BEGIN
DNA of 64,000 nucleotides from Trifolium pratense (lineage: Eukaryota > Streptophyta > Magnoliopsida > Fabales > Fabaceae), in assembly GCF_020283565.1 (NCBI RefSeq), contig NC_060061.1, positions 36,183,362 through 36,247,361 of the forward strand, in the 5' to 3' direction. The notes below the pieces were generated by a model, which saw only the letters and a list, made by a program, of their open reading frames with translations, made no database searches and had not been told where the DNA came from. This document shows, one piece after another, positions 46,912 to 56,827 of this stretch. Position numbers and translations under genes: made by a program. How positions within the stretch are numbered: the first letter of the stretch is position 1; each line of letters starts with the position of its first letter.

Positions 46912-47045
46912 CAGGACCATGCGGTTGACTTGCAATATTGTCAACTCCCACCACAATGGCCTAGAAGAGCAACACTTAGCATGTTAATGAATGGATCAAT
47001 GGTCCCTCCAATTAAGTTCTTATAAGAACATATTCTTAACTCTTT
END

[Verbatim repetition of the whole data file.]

DNA of 64,000 nucleotides from Trifolium pratense (lineage: Eukaryota > Streptophyta > Magnoliopsida > Fabales > Fabaceae), in assembly GCF_020283565.1 (NCBI RefSeq), contig NC_060061.1, positions 36,183,362 through 36,247,361 of the forward strand, in the 5' to 3' direction. The notes below the pieces were generated by a model, which saw only the letters and a list, made by a program, of their open reading frames with translations, made no database searches and had not been told where the DNA came from. This document shows, one piece after another, positions 46,912 to 56,827 of this stretch. Position numbers and translations under genes: made by a program. How positions within the stretch are numbered: the first letter of the stretch is position 1; each line of letters starts with the position of its first letter.

Positions 46912-47045
46912 CAGGACCATGCGGTTGACTTGCAATATTGTCAACTCCCACCACAATGGCCTAGAAGAGCAACACTTAGCATGTTAATGAATGGATCAAT
47001 GGTCCCTCCAATTAAGTTCTTATAAGAACATATTCTTAACTCTTT